Question to the EU Commission: EU Medical Device Regulation

Queston for written answer E-001632/2021
to the Commission
Rule 138
Lars Patrick Berg (ID)

Subject: EU Medical Device Regulation

The Baden-Württemberg state government is calling on the Commission to support facilitations in the implementation of the EU Medical Device Regulation (EU MDR). With over 800 companies and a turnover of some EUR 14 billion, Baden-Württemberg is one of the leading locations for medical technology in Europe. Companies in the Schwarzwald-Baar-Heuberg region in particular are among the drivers of innovation[1]. Inhibitory, contradictory interpretations of the EU MDR are jeopardising this success.

1. What is the Commission’s assessment of Baden-Württemberg’s call for the outstanding significance of the location for medical technology in Europe to be reinforced by means of immediate assistance and support in the implementation of the EU MDR?

2. What flaws does the Commission see in the published guidelines for the EU MDR, and how does it intend to improve these to ensure that Baden-Württemberg is not put at a competitive disadvantage internationally?

3. How will the Commission guarantee the security of supply of medical products for the EU in future?


Answer given by Stella Kyriakides
on behalf of the European Commission

1. The Commission has been promoting strong collaboration and consultation of competent authorities for medical devices legislation and relevant European based associations of economic operators since May 2017, date of entry into force of Medical Device Regulation (MDR)[1]. While recognising that MDR requirements are more stringent than the existing legal framework, which is in place since early nineties, the objectives of new legislation is adaptation to scientific progress and a higher level of protection for patient safety.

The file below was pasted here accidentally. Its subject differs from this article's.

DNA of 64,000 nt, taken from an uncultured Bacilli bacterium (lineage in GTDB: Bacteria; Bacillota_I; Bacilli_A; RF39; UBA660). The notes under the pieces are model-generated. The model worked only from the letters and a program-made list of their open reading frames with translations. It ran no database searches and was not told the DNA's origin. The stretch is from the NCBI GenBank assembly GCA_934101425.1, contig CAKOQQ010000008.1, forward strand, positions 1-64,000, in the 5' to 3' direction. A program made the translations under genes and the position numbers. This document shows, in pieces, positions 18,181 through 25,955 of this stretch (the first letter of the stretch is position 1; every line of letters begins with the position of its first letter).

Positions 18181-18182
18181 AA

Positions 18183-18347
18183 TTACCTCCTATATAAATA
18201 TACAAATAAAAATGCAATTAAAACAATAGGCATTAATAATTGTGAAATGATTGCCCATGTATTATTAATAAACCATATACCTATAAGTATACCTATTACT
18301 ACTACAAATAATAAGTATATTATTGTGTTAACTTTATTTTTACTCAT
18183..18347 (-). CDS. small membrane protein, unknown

2. The Medical Devices Coordination Group (MDCG[2]), which is a Commission Expert Group, has endorsed a substantial number of guidance documents further to consultations with Member States’ representatives and relevant EU associations representing economic operators. This guidance is not legally binding but aims at facilitating a harmonised approach as regards implementation of the new legal framework. MDR is a modern legislation accommodating updated requirements that allow medical devices with CE marking to gain — or maintain — a significant competitive advantage at international level.

Effective implementation of the MDR, is essential to secure the supply and availability of safe medical devices. There have been some progress in the designation of Notified Bodies over the last year and we now have 20 notified bodies designated under MDR. A number of safeguards to ensure availability of devices are also included in MDR, including transitional provisions allowing a large number of devices to remain under the current Medical Device Directives until May 2024 and, as a last resort, possibilities to grant derogations from conformity assessments by notified bodies for a limited period of time.

[1] Regulation (EU) 2017/745 of the European Parliament and of the Council of 5 April 2017 on medical devices, amending Directive 2001/83/EC, Regulation (EC) No 178/2002 and Regulation (EC) No 1223/2009 and repealing Council Directives 90/385/EEC and 93/42/EEC.